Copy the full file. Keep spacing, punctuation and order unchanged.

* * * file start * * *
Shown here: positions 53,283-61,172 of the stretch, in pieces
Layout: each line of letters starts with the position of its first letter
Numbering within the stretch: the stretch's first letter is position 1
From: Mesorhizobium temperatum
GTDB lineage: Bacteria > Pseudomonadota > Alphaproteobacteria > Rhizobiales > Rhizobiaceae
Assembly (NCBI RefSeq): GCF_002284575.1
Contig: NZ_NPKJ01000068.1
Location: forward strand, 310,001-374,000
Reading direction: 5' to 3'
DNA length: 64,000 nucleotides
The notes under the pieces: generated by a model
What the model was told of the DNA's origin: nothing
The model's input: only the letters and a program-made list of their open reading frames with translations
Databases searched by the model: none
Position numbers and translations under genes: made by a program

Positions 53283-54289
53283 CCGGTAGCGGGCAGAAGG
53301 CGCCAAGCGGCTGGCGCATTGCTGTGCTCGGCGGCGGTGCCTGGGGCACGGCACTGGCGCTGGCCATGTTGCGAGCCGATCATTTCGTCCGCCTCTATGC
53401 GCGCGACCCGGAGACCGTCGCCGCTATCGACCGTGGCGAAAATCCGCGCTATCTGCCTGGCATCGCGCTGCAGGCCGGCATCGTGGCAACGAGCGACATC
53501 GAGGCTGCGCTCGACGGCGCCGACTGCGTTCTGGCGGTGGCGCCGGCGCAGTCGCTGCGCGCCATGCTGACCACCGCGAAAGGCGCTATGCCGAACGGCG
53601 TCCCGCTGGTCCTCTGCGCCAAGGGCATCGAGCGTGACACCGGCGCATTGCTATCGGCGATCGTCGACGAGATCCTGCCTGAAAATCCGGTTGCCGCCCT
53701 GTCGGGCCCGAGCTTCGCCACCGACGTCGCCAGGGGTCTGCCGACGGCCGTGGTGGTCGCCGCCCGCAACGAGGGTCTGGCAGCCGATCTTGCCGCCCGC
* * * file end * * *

Shown here: positions 53,283-61,172 of the stretch, in pieces
Layout: each line of letters starts with the position of its first letter
Numbering within the stretch: the stretch's first letter is position 1
From: Mesorhizobium temperatum
GTDB lineage: Bacteria > Pseudomonadota > Alphaproteobacteria > Rhizobiales > Rhizobiaceae
Assembly (NCBI RefSeq): GCF_002284575.1
Contig: NZ_NPKJ01000068.1
Location: forward strand, 310,001-374,000
Reading direction: 5' to 3'
DNA length: 64,000 nucleotides
The notes under the pieces: generated by a model
What the model was told of the DNA's origin: nothing
The model's input: only the letters and a program-made list of their open reading frames with translations
Databases searched by the model: none
Position numbers and translations under genes: made by a program

Positions 53283-54289
53283 CCGGTAGCGGGCAGAAGG
53301 CGCCAAGCGGCTGGCGCATTGCTGTGCTCGGCGGCGGTGCCTGGGGCACGGCACTGGCGCTGGCCATGTTGCGAGCCGATCATTTCGTCCGCCTCTATGC
53401 GCGCGACCCGGAGACCGTCGCCGCTATCGACCGTGGCGAAAATCCGCGCTATCTGCCTGGCATCGCGCTGCAGGCCGGCATCGTGGCAACGAGCGACATC
53501 GAGGCTGCGCTCGACGGCGCCGACTGCGTTCTGGCGGTGGCGCCGGCGCAGTCGCTGCGCGCCATGCTGACCACCGCGAAAGGCGCTATGCCGAACGGCG
53601 TCCCGCTGGTCCTCTGCGCCAAGGGCATCGAGCGTGACACCGGCGCATTGCTATCGGCGATCGTCGACGAGATCCTGCCTGAAAATCCGGTTGCCGCCCT
53701 GTCGGGCCCGAGCTTCGCCACCGACGTCGCCAGGGGTCTGCCGACGGCCGTGGTGGTCGCCGCCCGCAACGAGGGTCTGGCAGCCGATCTTGCCGCCCGC